Thanksgiving and the American Holocaust

A few months ago I learned that I am directly descended from a married couple, William and Susanna White, who arrived on these shores in 1620 aboard the Mayflower. While most people are proud to have ancestors who were Pilgrims, I have very mixed feelings about it because I also have a quantum of Native American blood. Here’s why I’m somewhat mortified about my Pilgrim heritage:

In a few days, we celebrate Thanksgiving, and school children will be hearing the myth about its founding, how the Pilgrims and Indians sat down to a meal together as friends and celebrated the harvest.

Like most myths, it has elements of truth, but it also totally ignores a dark side of the Plymouth Colony and other early settlers, the fact that in less than two decades they killed off nearly every member of the native tribes that had lived there for thousands of years and forced the rest onto reservations and stole their lands.

The local Indians were already wary of the English when the Pilgrims arrived in 1620. Earlier exploratory missions had routinely slaughtered the indigenous people and rounded them up to be taken to England and sold as slaves. Squanto, of the Thanksgiving story, spoke English because he had been one of the natives kidnapped and taken to England as a slave, but managed somehow to return home.

The colony’s crops failed in 1621, and they were saved from starvation through the efforts of Squanto, who had managed to grow 20 acres of corn. Though the Native Americans were suspicious of the English colonists, they nevertheless taught them their agriculture and fishing skills. Without these skills, the Pilgrims, half of whom died anyway, would have completely perished. They owed their very lives to the Indians.

Following the harvest, the colonists invited one Indian chief to come for a feast. To their horror, he arrived with 90 of his tribesmen who all joined them for the celebration. The Indians were never invited back and some historians argue that the main purpose of the invitation was to negotiate with the chief for their land.

The Pilgrims also cleverly set local tribesmen against each other, preferring to let the Indians kill each other off rather than doing it themselves. When a chief refused to cooperate with their treachery, he was beheaded and his head displayed at Plymouth Colony.

The Pequot Tribe occupied lands in the Plymouth area. Shortly after the arrival of the Pilgrims, many of the native inhabitants began to fall sick and die. Given the description of their deaths, smallpox was probably the disease which devastated the Pequots. The Pequots were estmated to number about 8,000 when the Pilgrims arrived. By 1637, disease brought by the Pilgrims had reduced their numbers to 1,500.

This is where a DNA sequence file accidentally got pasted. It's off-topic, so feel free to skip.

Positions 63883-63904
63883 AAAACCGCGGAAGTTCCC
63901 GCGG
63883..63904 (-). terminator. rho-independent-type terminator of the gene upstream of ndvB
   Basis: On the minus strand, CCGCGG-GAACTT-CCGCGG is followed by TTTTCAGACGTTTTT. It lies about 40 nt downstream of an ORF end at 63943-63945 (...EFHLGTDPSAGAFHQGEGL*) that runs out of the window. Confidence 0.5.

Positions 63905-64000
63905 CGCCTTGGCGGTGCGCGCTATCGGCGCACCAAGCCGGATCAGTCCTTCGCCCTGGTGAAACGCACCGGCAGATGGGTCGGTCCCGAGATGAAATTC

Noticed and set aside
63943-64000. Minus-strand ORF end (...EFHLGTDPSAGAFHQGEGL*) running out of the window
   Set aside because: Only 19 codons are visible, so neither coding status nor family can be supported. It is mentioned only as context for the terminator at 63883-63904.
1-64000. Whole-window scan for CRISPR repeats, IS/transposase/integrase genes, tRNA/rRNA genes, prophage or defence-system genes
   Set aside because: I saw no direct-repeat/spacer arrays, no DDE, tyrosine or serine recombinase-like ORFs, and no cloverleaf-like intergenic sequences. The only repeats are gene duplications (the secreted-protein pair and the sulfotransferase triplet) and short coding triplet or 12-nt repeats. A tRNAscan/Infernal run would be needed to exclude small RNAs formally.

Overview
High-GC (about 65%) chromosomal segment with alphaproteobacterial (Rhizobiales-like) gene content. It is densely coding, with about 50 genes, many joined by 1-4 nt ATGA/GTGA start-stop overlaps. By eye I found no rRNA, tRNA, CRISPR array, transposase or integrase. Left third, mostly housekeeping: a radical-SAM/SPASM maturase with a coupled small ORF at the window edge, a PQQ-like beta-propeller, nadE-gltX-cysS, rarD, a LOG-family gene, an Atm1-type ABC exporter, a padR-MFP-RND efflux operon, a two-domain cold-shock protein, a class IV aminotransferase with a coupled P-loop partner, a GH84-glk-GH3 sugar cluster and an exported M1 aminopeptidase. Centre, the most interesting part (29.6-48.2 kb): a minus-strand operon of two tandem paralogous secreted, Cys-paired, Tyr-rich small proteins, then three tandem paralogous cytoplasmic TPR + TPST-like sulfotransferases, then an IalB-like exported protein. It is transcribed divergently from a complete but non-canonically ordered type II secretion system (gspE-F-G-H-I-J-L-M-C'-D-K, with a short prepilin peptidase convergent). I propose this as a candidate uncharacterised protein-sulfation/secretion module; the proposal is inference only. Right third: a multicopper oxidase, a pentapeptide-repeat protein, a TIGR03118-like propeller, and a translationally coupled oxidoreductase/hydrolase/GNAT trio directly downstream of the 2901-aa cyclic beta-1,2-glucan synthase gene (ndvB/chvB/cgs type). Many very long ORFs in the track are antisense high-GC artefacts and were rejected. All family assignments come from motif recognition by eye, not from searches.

On the orders of the colonial governor, about 700 Pequots were slaughtered by the colonists in a massacre in 1637. The Indians were holding their green corn festival when an armed band of colonists surrounded the village by night and killed nearly everyone including women and children. Here is a description of the massacre written by William Bradford:

“Those that scraped the fire were slaine with the sword; some hewed to peeces, others rune throw with their rapiers, so as they were quickly dispatchte, and very few escapted. It was conceived they thus destroyed about 400 at this time. It was a fearful sight to see them thus frying in the fyer, and the streams of blood quenching the same, and horrible was the stincke and sente there of, but the victory seemed a sweete sacrifice, and they gave the prayers thereof to God, who had wrought so wonderfully for them, thus to inclose their enemise in their hands, and give them so speedy a victory over so proud and insulting an enimie.”

By the end of 1637, only a handful of Pequot were still alive. The massacre set the precedent for what would become a more than 200-year genocide of Native Americans. Massachusetts Colony also initiated the reservation system which would become the model for the isolation and deprival of the indigenous peoples.

Perhaps historian Gilbert Mercier said it best: “In other words, celebrating Thanksgiving is as if Germany had a day of celebration for the Holocaust. Thanksgiving is the American Holocaust.”

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5 responses to “Thanksgiving and the American Holocaust

  1. It’s very difficult to argue against perceived acceptable history, though. I salute you for writing about it this way x

  2. One year at Thanksgiving I was asked to give thanks so I gave a sarcastic speech about being thankful for the Genocide…I have not been asked since and that was twenty years ago…I tip my floppy felt hat to you sir..and ahhh Happy Thanksgiving. I like your attitude Ron!

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